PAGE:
David Hilliard last photographed his father in March, a week before the nursing homes locked down.
“He was holding his old dentures from 1955, which he got in the Navy, in one hand and the new choppers in the other, with my hand on top of his head,” said the photographer. “I didn’t want that to be the last picture.”
His father, Raymond William Hilliard, died on April 10 of COVID-19. His passing marks the end of a decades-long body of work for Hilliard. Raymond has been a favorite subject since the artist’s days as an undergrad at Massachusetts College of Art in the 1980s: reading Playboy in bed; puffing a cigar over lunch; sitting on a doctor’s examination table.
“From early on, I was interested in making high art pictures of this everyday guy,” Hilliard said.
If Raymond was an everyday guy, his son was not.
“If you’re lucky, your parents tolerate you and embrace your quirks,” Hilliard said. “I was very gay. He was my champion.”
Hilliard’s multi-panel photographs capture the tensions and soft spots in the relationship. In his 2008 photograph “Rock Bottom,” he and his father stand waist-deep in a lake. The triptych is in the Museum of Fine Arts’ collection and will be spotlighted in a museum blog post on June 15.
“The narrative possibilities with a triptych are perfect for a relationship between two people,” said Karen Haas, the MFA’s senior curator of photographs. “It represents the distance, but also the connection.”
Haas featured “Rock Bottom” in the MFA’s “(un)expected families” exhibition in 2017-2018. “People want to read into it,” she said. “Did they not get along? But the water between is like glass. It’s a connective tissue.”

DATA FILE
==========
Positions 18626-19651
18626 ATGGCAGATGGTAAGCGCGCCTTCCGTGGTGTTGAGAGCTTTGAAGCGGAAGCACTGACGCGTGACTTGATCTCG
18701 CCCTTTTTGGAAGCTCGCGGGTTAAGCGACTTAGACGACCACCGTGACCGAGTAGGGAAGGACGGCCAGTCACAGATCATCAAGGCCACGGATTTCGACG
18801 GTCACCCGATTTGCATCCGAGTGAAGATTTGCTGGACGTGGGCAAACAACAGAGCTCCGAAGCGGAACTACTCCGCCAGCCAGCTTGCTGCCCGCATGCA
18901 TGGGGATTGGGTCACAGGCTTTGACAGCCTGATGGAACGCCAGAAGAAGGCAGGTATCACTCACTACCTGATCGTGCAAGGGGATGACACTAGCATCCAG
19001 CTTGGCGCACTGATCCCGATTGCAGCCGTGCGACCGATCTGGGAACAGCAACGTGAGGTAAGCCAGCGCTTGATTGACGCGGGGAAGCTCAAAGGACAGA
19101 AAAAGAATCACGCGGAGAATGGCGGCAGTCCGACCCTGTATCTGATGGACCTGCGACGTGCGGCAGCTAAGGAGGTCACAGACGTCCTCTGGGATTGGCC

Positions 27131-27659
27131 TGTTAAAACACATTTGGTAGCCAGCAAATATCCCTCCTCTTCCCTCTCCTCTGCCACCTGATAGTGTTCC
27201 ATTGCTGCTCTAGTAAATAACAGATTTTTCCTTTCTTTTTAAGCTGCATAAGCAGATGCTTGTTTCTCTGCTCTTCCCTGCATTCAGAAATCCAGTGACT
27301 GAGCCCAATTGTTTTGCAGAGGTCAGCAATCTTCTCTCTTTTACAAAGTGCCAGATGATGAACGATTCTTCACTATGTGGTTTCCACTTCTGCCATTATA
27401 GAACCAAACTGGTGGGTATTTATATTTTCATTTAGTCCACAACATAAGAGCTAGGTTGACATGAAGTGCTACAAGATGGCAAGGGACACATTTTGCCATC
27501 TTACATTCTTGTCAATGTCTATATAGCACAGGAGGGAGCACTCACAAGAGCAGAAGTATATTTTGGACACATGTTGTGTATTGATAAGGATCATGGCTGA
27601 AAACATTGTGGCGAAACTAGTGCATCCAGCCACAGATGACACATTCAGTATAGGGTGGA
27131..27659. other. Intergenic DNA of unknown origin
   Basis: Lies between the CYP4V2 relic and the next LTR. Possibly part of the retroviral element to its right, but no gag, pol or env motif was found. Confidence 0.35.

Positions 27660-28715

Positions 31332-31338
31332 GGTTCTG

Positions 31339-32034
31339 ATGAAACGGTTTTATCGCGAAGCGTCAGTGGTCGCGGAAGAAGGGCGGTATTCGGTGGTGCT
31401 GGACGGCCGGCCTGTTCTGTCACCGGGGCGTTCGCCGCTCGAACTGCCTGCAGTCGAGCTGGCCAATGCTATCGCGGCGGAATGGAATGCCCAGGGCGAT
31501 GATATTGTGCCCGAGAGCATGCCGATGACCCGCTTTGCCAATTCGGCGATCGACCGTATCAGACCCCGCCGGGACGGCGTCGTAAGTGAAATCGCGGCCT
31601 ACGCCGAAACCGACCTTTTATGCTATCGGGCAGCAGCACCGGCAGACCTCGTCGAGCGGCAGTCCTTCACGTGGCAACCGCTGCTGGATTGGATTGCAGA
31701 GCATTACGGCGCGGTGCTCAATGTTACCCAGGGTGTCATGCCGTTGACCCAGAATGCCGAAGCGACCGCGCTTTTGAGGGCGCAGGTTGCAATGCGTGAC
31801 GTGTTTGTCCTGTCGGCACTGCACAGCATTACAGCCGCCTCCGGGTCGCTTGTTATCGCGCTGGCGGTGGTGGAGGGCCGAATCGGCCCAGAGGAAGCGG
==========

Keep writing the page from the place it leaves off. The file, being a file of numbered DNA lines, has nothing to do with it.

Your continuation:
The photographer grew up in Lowell and Tyngsborough. His parents divorced when he was small, and shared custody of Hilliard and his brother. Raymond didn’t remarry, but he had a longtime girlfriend whom Hilliard views as a second mother.
The artist knew Raymond could be seen as a caricature. “In the late ‘90s, I realized I was in danger of limiting the mythology of my father as a Hawaiian-shirt wearing, cigar-smoking guy,” Hilliard said. “So I started photographing his private side. His shame around his lack of education, his love of nature, his love of Transcendentalism. He journaled.”
In 2015, heart trouble landed Raymond in a nursing home. He later developed dementia. Hilliard kept taking his pictures.
Raymond had spoken to his son about the final image.
“He said, ‘David, when I die you have my permission to photograph me in my casket,” Hilliard said. He would be clasping Thoreau’s “Walden” on his chest.
Raymond declined quickly once he contracted the virus. On Good Friday, his nurse called Hilliard to say he was at the end. She held the phone to Raymond’s ear.
“They said I should say goodbye to him,” Hilliard said. “I’m not religious. My father was an atheist. I was really more embarrassed.”
And then, he wasn’t.
“I started shouting out, ‘Dad, you need to go, you’ve been a great father, you need to be free,’” Hilliard said. Then, Raymond died.
“The nurse said, ‘He’s gone. He’s got tears coming down his cheeks.’” Hilliard said. “He heard me.”
Because of COVID, the artist won’t be able to shoot that final casket photograph. The nursing home urged Hilliard and his brother to cremate Raymond, rather than embalm him.
“He never wanted that,” Hilliard said. “He said, ‘I don’t want to end in a vase.’”
So he got a casket-shaped urn, and a little oak table for it. He has been photographing his father’s remains in his favorite places. At Walden Pond, in the foothills of Maine, at his favorite diner in Lowell.
“I’m driving around in my Subaru with my father in the passenger seat,” Hilliard said.
It’s not the same as having the old man there in person, but Hilliard has years of photographs, and of a relationship founded on support and understanding.
“I had a charmed relationship with my father,” he said. “He was the great love of my life.”